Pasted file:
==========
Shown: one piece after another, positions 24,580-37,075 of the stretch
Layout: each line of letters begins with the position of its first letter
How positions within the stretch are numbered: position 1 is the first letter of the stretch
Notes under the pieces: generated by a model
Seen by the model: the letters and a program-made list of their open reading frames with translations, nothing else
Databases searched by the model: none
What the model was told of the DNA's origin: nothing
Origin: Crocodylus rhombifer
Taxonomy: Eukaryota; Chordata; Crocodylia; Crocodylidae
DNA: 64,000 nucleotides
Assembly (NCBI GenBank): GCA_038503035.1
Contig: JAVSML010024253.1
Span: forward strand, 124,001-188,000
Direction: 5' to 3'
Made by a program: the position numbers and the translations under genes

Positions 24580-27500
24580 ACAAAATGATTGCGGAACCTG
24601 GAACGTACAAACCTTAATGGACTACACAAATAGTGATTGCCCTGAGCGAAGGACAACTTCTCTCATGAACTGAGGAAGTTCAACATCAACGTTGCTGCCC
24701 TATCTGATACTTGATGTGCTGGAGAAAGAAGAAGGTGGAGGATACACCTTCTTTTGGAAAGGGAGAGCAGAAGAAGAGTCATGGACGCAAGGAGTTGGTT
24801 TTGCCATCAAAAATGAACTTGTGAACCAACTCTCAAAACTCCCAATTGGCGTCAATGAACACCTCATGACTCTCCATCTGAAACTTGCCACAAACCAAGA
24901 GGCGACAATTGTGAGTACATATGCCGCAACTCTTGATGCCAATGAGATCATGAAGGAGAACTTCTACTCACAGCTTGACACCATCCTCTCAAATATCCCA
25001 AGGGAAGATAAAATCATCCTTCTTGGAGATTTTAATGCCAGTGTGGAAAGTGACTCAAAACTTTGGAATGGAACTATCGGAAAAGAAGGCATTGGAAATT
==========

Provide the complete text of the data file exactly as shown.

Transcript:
Shown: one piece after another, positions 24,580-37,075 of the stretch
Layout: each line of letters begins with the position of its first letter
How positions within the stretch are numbered: position 1 is the first letter of the stretch
Notes under the pieces: generated by a model
Seen by the model: the letters and a program-made list of their open reading frames with translations, nothing else
Databases searched by the model: none
What the model was told of the DNA's origin: nothing
Origin: Crocodylus rhombifer
Taxonomy: Eukaryota; Chordata; Crocodylia; Crocodylidae
DNA: 64,000 nucleotides
Assembly (NCBI GenBank): GCA_038503035.1
Contig: JAVSML010024253.1
Span: forward strand, 124,001-188,000
Direction: 5' to 3'
Made by a program: the position numbers and the translations under genes

Positions 24580-27500
24580 ACAAAATGATTGCGGAACCTG
24601 GAACGTACAAACCTTAATGGACTACACAAATAGTGATTGCCCTGAGCGAAGGACAACTTCTCTCATGAACTGAGGAAGTTCAACATCAACGTTGCTGCCC
24701 TATCTGATACTTGATGTGCTGGAGAAAGAAGAAGGTGGAGGATACACCTTCTTTTGGAAAGGGAGAGCAGAAGAAGAGTCATGGACGCAAGGAGTTGGTT
24801 TTGCCATCAAAAATGAACTTGTGAACCAACTCTCAAAACTCCCAATTGGCGTCAATGAACACCTCATGACTCTCCATCTGAAACTTGCCACAAACCAAGA
24901 GGCGACAATTGTGAGTACATATGCCGCAACTCTTGATGCCAATGAGATCATGAAGGAGAACTTCTACTCACAGCTTGACACCATCCTCTCAAATATCCCA
25001 AGGGAAGATAAAATCATCCTTCTTGGAGATTTTAATGCCAGTGTGGAAAGTGACTCAAAACTTTGGAATGGAACTATCGGAAAAGAAGGCATTGGAAATT